World Trade Parleys

March 11, 1964

Report Outline
Approaching U.N. Conference on Trade
Thirty-Year Effort to Lower Trade Bars
Preparations for Kennedy Round in Gatt

Approaching U.N. Conference on Trade

Future patterns of world trade, and the volume of international exchanges, may be determined to an important extent by the work done at two conferences of global dimensions soon to get under way. A United Nations Conference on Trade and Development, attended by representatives of nearly every country, is to open in Geneva on March 23. Six weeks later, on May 4, the long-awaited “Kennedy round” of tariff negotiations among member countries of the General Agreement on Tariffs and Trade will begin in the same city. The business of both parleys will include proposals aimed to improve the trading position of underdeveloped countries. To that end, the United Nations conference is expected to urge establishment of a universal trade organization, while GATT is likely to prefer action within the existing framework of regional trade blocs.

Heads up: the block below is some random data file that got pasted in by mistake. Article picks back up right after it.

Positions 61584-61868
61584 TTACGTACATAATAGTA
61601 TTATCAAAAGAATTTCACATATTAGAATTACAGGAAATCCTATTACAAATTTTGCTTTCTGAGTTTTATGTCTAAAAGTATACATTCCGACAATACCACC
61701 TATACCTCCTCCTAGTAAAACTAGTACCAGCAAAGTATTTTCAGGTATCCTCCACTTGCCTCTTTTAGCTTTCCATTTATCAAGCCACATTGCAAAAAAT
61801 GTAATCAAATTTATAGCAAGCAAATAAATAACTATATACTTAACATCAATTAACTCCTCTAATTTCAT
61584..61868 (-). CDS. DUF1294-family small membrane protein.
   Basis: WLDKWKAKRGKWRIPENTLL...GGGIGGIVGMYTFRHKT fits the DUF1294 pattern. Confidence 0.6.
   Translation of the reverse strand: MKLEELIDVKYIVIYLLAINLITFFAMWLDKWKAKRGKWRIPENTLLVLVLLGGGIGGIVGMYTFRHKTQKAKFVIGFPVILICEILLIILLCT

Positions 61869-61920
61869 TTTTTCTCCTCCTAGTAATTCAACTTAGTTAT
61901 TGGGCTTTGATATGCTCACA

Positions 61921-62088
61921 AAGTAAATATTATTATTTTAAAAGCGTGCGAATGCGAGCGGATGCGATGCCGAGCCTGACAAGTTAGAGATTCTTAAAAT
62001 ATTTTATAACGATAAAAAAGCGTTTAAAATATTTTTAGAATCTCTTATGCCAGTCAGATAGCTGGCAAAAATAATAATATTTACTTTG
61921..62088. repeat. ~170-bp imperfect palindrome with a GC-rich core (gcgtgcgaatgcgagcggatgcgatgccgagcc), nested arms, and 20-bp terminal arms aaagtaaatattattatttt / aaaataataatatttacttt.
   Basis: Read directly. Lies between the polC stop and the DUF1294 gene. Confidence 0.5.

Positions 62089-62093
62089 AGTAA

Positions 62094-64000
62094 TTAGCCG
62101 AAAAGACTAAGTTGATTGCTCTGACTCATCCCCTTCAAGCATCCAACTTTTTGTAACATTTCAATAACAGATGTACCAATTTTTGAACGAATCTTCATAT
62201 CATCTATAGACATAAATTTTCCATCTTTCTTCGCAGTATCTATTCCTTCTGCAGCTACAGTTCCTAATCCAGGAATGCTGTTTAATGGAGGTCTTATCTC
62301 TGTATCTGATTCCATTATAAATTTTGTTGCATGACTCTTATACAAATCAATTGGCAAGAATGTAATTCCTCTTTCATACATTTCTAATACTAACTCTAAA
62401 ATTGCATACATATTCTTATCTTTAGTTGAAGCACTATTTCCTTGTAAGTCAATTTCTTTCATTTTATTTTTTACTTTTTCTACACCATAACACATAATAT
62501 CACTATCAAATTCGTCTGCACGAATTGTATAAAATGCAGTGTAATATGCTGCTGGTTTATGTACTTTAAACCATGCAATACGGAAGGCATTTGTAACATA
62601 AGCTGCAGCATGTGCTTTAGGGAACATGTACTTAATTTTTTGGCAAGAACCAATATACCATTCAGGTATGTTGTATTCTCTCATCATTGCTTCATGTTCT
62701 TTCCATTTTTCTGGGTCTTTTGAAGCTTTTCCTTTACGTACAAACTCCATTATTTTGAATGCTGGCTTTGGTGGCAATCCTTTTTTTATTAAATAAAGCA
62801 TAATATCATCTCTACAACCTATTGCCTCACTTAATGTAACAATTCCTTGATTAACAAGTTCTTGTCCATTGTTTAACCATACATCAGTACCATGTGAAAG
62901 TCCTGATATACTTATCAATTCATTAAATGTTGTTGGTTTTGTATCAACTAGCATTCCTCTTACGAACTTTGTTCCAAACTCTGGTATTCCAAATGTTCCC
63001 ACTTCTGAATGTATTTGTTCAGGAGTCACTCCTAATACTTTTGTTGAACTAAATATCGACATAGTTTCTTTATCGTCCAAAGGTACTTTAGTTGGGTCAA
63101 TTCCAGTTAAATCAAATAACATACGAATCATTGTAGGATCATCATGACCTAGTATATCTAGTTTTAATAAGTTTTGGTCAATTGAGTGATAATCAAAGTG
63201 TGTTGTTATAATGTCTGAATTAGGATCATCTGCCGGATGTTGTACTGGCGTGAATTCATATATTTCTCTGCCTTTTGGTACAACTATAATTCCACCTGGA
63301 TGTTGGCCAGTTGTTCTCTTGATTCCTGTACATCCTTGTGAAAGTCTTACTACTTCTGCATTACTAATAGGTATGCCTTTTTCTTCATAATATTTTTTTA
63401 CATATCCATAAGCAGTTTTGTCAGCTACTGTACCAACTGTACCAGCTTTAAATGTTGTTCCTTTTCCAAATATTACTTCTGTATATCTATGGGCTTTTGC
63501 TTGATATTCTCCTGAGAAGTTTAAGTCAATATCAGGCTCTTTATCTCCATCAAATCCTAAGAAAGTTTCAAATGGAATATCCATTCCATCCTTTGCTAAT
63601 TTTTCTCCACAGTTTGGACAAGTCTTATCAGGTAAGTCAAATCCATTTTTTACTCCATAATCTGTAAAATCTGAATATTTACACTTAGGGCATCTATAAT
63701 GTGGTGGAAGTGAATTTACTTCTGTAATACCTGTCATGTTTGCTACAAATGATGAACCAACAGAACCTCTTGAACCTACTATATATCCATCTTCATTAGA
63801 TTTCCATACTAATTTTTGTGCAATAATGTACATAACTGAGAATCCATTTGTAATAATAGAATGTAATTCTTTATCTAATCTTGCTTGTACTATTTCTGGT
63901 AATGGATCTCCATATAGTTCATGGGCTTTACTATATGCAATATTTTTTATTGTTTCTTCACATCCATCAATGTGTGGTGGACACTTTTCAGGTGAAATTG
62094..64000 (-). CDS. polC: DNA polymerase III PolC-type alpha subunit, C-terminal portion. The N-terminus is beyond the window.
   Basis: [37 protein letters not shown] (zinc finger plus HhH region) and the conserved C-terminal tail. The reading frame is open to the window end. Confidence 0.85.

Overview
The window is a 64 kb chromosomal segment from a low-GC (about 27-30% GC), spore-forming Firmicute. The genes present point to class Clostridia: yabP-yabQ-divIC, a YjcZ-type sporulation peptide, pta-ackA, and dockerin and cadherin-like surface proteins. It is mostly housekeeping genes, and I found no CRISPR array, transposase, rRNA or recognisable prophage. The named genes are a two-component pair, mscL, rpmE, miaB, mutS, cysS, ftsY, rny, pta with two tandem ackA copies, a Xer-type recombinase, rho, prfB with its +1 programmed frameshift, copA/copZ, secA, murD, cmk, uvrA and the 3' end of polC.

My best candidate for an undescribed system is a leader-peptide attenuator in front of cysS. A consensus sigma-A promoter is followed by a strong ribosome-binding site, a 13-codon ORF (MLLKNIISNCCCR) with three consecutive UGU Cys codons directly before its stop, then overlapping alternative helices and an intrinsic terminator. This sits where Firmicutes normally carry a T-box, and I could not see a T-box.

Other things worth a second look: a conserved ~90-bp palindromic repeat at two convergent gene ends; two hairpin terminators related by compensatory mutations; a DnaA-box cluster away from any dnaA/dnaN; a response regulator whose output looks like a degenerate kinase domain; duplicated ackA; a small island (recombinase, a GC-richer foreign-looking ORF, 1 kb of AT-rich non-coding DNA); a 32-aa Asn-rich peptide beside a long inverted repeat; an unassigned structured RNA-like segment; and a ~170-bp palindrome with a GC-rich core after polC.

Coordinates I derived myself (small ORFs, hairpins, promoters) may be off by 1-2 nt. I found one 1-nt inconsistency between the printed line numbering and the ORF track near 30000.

Origin And Agenda Of United Nations Parley

Plans for a U.N. parley on world trade date from 1961, when a resolution adopted by the General Assembly directed the Secretary General to consult member countries on the advisability of holding such a meeting. The following year, both the Economic and Social Council and the General Assembly voted to convoke the conference and to draw up a provisional agenda. Finally, on July 18, 1963, the Economic and Social Council set the date and place for the parley. In doing so, it declared that “Economic and social progress throughout the world depends in a large measure on an expansion in international trade” and on “an increasing participation of developing countries in it.”

The Economic and Social Council at the same time approved a provisional agenda for the trade conference. It included the following seven points:

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